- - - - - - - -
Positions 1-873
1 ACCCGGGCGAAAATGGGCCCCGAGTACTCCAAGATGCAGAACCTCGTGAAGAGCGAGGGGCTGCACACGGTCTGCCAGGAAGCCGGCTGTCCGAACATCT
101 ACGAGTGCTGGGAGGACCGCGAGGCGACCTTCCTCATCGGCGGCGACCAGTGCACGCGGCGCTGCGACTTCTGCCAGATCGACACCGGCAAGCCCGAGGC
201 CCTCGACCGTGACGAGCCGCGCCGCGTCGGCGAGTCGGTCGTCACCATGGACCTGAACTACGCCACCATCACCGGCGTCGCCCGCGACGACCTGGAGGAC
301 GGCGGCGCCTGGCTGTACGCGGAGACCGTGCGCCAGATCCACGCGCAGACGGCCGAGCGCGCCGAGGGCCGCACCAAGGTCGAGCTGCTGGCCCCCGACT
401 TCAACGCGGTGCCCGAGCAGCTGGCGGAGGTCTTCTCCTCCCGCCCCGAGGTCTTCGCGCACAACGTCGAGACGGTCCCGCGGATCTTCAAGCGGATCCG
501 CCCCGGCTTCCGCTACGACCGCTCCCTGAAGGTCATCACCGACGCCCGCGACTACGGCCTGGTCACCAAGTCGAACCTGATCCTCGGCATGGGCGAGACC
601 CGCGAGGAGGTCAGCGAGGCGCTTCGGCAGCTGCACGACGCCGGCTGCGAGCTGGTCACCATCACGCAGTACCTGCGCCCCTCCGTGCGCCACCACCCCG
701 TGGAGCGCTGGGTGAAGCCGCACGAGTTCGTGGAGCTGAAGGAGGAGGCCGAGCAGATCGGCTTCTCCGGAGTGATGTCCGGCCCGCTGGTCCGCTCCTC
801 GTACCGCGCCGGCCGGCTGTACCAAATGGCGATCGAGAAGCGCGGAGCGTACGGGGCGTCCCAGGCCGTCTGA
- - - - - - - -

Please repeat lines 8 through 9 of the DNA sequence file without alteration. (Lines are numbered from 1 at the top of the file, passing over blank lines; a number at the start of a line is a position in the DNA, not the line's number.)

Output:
601 CGCGAGGAGGTCAGCGAGGCGCTTCGGCAGCTGCACGACGCCGGCTGCGAGCTGGTCACCATCACGCAGTACCTGCGCCCCTCCGTGCGCCACCACCCCG
701 TGGAGCGCTGGGTGAAGCCGCACGAGTTCGTGGAGCTGAAGGAGGAGGCCGAGCAGATCGGCTTCTCCGGAGTGATGTCCGGCCCGCTGGTCCGCTCCTC